Trisuryo Garuda Nusa Pte Ltd v SKP Pradiksi (North) Sdn Bhd and another and another appeal

CourtCourt of Three Judges (Singapore)
JudgeSundaresh Menon CJ,Judith Prakash JA,Tay Yong Kwang JA
Judgment Date18 August 2017
Neutral Citation[2017] SGCA 49
Citation[2017] SGCA 49
Hearing Date27 March 2017
Plaintiff CounselChew Ming Hsien Rebecca and Chew Xiang (Rajah & Tann Singapore LLP),and Molly Lim SC and Joel Wee Tze Sing (Tan Peng Chin LLC)
Date18 August 2017
Defendant CounselLing Daw Hoang Philip and Chua Cheng Yew (Wong Tan & Molly Lim LLC)
Published date25 August 2017
Docket NumberCivil Appeals Nos 112 and 124 of 2016
Subject MatterChoice of jurisdiction,Stay of proceedings,Exclusive,Conflict of Laws,Natural forum
Judith Prakash JA (delivering the grounds of decision of the court): Introduction

Earlier this year, we heard two appeals centring on the issue of whether two law suits, which at their root involve the same Singapore company, Trisuryo Garuda Nusa Pte Ltd (“TGN”), should be heard in Singapore or in Indonesia. The two High Court Judges who heard the applications came to opposite conclusions: one action was stayed in favour of Indonesia while the other was allowed to proceed here. Appeals were lodged against both decisions.

TGN was the defendant in the first law suit, S 252 of 2016 (“S 252”), it being claimed that TGN held certain shares in two Indonesian companies on trust for the plaintiffs in the action. This was the action in which the application to move the proceedings to Indonesia was unsuccessful. In the second case, S 349 of 2016 (“S 349”), while TGN was not itself a party, it was the focus of the litigation as the question was whether its issued shareholding belonged both legally and beneficially to the defendants who were the registered holders of the same or whether they were holding the TGN shares on trust for the plaintiffs. This was the action that had been stayed in favour of Indonesia.

After hearing the parties, we decided that both actions should be allowed to proceed in Singapore. This meant we dismissed the appeal against the decision to dismiss the stay application in S 252 and allowed the appeal against the decision to stay proceedings in S 349.

Although the parties in the two actions were connected and although the underlying facts were in many respects the same, the two stay applications involved different legal approaches and this difference carried over into the appeals. One appeal raised questions regarding the relevance of foreign public policy and illegality under the laws of the place of performance to the court’s decision on whether to grant a stay of proceedings on the ground that Singapore was forum non conveniens or inappropriate for the proceedings. The other appeal, though requiring some forum non conveniens discussion, had as its central focus the effect of what appeared to be exclusive jurisdiction agreements in favour of the foreign forum, Indonesia, and what amounted to strong cause to displace such agreements.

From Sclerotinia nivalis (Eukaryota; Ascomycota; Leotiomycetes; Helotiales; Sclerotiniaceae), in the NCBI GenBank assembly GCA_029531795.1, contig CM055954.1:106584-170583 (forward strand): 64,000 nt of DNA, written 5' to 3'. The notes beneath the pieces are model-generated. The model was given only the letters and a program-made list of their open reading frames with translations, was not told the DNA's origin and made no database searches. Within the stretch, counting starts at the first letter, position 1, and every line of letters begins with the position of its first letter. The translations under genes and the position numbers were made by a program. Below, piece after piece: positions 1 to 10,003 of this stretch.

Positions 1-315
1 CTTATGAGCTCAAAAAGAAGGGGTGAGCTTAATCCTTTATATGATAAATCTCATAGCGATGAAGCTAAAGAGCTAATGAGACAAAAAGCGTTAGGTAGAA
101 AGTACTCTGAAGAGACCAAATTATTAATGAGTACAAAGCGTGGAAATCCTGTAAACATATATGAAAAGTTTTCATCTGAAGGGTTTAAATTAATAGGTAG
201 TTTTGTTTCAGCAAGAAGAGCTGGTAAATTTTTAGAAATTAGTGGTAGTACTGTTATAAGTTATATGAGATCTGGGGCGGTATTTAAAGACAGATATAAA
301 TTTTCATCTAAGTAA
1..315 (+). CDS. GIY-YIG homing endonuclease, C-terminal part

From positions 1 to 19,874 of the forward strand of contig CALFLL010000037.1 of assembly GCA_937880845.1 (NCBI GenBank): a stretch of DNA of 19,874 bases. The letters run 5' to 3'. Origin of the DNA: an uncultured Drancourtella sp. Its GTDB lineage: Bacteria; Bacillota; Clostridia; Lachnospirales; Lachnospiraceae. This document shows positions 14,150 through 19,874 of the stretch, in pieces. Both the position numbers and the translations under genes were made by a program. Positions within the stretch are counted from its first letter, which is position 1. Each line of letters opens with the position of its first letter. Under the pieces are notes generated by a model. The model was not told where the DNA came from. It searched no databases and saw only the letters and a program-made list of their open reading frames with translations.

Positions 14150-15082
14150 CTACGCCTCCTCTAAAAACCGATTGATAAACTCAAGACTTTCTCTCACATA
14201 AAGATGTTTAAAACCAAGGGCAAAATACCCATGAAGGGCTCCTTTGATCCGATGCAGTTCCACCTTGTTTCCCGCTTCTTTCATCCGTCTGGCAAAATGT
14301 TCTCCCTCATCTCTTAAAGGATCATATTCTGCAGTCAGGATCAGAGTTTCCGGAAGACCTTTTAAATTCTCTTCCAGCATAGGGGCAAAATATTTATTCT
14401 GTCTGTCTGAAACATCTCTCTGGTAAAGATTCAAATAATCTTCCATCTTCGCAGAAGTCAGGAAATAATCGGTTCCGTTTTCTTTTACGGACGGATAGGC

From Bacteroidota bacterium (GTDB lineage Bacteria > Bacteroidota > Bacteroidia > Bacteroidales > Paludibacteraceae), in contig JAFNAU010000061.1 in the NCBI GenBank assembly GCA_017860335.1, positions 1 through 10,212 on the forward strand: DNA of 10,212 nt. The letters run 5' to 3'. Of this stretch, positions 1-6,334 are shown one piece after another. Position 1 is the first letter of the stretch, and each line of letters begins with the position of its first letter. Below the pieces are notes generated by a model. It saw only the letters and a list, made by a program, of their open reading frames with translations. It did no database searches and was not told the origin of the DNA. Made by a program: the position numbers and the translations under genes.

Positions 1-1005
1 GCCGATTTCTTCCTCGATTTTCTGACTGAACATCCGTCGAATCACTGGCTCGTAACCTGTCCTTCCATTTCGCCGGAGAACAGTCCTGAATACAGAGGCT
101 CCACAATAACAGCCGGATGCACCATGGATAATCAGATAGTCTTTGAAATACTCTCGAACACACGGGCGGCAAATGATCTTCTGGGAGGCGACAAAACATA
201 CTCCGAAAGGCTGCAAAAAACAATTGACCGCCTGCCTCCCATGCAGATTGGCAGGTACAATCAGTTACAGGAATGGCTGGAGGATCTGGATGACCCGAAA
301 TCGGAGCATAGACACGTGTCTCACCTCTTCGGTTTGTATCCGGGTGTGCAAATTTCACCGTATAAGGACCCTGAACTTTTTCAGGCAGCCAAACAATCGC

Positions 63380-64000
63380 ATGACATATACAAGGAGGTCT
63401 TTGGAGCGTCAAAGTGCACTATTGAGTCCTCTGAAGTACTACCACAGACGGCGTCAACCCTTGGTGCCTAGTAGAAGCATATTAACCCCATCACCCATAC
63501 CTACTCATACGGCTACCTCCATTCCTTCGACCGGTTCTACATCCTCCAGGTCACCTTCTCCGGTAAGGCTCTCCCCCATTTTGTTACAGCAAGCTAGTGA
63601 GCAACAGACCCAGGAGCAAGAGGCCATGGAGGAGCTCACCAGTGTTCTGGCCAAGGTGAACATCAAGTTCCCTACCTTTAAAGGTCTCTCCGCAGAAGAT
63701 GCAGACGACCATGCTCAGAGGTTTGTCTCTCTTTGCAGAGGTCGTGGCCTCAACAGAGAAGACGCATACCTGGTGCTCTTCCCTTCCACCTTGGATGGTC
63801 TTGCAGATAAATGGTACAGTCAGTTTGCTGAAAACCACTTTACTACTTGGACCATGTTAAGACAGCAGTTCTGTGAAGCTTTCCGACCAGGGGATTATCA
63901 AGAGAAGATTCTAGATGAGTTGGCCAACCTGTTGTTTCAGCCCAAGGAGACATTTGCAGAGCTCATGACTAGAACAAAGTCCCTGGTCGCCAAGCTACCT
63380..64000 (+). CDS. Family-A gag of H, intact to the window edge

The parties

The two law suits involve parties from Malaysia and Singapore who are competing over the ownership of companies in Indonesia which are in the oil palm business. The complexity in the facts leading to the actions is due to certain difficulties experienced by Malaysian parties who seek to participate in the oil palm industry in Indonesia. These difficulties led the parties here to corporate re-structuring in an effort to resolve the problem.

Southern Realty (Malaya) Sdn Bhd (“Southern Realty”) is a Malaysian company engaged in the business of palm oil milling, real property and investment holding. Southern Realty is the plaintiff in S 349 and was the appellant in Civil Appeal No 124 of 2016 (“CA 124”), which was its appeal against the High Court’s decision to grant a stay of proceedings in S 349. Southern Realty’s claim in S 349 is to be declared the beneficial owner of the issued share capital of TGN.

TGN is an exempt private company which was incorporated in Singapore to carry on the business of holding investments. It has 100 issued shares.

Darren Chen Jia Fu @ Suryo Tan (“Suryo Tan”) is a Singaporean who is primarily based in Jakarta due to his extensive business interests there. Christina Suryo (“Mrs Suryo”) is his wife and Hendra Ade Putra (“Mr Hendra”) is his wife’s cousin. Suryo Tan, Mr Hendra and Mrs Suryo are respectively the first, second and third defendants in S 349 and the respondents in CA 124. Presently, Suryo Tan and his wife are the registered holders of all issued shares in TGN. They deny that they are holding these shares on trust for Southern Realty.

Southern Realty has an indirect equity stake in SKP Pradiksi (North) Sdn Bhd (“SKPP”) and SKP Senabangun (South) Sdn Bhd (“SKPS”), which are also Malaysian companies. We will refer to SKPP and SKPS collectively as “the SKP Companies”. The SKP Companies are the plaintiffs in S 252 and were the respondents in Civil Appeal No 112 of 2016 (“CA 112”), which was an appeal against the High Court’s refusal to grant a stay of proceedings in S 252. TGN is the defendant in S 252 and the appellant in CA 112. The dispute in S 252 is over whether TGN is holding shares in the Indonesian companies named below on trust for the SKP Companies.